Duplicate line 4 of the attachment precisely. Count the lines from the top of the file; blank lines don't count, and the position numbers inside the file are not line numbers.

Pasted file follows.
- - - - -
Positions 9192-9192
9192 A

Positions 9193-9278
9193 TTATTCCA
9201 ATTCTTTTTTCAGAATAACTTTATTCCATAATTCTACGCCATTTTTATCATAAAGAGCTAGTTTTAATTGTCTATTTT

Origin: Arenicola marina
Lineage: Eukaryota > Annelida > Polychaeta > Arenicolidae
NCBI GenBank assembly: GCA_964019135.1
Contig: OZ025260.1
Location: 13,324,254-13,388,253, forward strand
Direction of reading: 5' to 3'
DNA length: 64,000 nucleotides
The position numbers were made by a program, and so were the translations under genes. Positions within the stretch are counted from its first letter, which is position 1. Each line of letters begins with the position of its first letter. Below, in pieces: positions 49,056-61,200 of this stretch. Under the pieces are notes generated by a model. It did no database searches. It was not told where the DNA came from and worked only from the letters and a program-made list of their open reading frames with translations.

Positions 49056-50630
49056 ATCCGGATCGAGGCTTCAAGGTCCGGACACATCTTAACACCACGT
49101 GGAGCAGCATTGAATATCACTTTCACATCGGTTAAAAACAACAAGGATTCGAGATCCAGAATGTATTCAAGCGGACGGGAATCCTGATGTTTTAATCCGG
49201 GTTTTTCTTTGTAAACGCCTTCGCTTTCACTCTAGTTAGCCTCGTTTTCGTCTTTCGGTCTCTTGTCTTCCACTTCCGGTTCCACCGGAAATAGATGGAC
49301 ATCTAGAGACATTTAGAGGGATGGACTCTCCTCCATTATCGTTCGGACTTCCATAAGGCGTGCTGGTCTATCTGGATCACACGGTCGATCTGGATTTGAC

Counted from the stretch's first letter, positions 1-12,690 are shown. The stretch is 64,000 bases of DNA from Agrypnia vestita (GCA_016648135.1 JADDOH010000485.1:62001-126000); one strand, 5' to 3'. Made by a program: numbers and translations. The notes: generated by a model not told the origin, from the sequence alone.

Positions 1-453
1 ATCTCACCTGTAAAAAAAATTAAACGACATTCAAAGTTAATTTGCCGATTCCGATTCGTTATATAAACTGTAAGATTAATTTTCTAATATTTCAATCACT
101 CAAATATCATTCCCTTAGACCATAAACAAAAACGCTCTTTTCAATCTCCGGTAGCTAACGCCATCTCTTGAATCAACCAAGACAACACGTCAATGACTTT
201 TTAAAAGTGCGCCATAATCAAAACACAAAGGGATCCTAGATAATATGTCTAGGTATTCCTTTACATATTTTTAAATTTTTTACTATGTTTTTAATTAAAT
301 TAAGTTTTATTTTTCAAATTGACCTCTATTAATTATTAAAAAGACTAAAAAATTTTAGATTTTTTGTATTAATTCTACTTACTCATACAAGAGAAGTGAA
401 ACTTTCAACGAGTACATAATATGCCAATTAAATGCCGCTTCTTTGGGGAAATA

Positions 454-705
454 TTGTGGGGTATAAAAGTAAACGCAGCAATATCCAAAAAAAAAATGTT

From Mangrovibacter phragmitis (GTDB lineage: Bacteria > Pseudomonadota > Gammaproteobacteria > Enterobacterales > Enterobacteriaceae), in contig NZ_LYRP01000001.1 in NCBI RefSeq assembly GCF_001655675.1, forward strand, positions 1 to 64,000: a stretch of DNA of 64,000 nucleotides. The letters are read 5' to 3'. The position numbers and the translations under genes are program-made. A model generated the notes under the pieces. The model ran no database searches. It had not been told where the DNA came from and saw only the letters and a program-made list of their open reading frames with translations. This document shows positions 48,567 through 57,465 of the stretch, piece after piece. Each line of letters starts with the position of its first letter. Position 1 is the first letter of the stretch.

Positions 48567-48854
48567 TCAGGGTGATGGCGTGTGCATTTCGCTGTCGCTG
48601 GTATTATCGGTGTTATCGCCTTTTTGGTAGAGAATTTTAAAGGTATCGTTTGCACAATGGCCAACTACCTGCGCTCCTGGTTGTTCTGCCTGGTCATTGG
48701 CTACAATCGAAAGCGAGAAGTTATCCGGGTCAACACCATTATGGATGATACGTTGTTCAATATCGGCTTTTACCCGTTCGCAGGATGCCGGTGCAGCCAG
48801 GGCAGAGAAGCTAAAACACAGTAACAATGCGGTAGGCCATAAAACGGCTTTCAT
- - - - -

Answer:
9193 TTATTCCA